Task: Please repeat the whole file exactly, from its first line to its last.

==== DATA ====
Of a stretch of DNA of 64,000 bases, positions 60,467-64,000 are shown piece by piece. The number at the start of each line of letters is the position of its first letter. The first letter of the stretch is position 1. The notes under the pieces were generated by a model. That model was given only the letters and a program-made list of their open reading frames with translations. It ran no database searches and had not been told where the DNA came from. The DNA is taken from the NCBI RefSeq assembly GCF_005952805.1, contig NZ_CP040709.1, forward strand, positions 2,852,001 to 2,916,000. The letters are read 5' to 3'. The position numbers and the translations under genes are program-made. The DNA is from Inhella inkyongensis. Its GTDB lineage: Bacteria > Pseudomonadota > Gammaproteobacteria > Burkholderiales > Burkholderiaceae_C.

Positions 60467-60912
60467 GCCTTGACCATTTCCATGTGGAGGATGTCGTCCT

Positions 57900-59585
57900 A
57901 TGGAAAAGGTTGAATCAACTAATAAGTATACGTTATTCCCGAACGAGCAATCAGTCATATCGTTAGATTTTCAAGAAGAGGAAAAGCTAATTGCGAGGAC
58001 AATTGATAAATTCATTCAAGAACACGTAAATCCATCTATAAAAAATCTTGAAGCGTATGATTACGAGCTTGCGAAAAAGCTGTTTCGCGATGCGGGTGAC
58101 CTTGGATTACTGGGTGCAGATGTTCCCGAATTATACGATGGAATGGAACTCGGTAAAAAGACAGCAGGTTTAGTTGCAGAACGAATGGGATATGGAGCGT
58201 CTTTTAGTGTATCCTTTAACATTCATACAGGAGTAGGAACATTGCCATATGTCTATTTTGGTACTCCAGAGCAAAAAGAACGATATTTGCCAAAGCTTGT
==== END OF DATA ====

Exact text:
Of a stretch of DNA of 64,000 bases, positions 60,467-64,000 are shown piece by piece. The number at the start of each line of letters is the position of its first letter. The first letter of the stretch is position 1. The notes under the pieces were generated by a model. That model was given only the letters and a program-made list of their open reading frames with translations. It ran no database searches and had not been told where the DNA came from. The DNA is taken from the NCBI RefSeq assembly GCF_005952805.1, contig NZ_CP040709.1, forward strand, positions 2,852,001 to 2,916,000. The letters are read 5' to 3'. The position numbers and the translations under genes are program-made. The DNA is from Inhella inkyongensis. Its GTDB lineage: Bacteria > Pseudomonadota > Gammaproteobacteria > Burkholderiales > Burkholderiaceae_C.

Positions 60467-60912
60467 GCCTTGACCATTTCCATGTGGAGGATGTCGTCCT

Positions 57900-59585
57900 A
57901 TGGAAAAGGTTGAATCAACTAATAAGTATACGTTATTCCCGAACGAGCAATCAGTCATATCGTTAGATTTTCAAGAAGAGGAAAAGCTAATTGCGAGGAC
58001 AATTGATAAATTCATTCAAGAACACGTAAATCCATCTATAAAAAATCTTGAAGCGTATGATTACGAGCTTGCGAAAAAGCTGTTTCGCGATGCGGGTGAC
58101 CTTGGATTACTGGGTGCAGATGTTCCCGAATTATACGATGGAATGGAACTCGGTAAAAAGACAGCAGGTTTAGTTGCAGAACGAATGGGATATGGAGCGT
58201 CTTTTAGTGTATCCTTTAACATTCATACAGGAGTAGGAACATTGCCATATGTCTATTTTGGTACTCCAGAGCAAAAAGAACGATATTTGCCAAAGCTTGT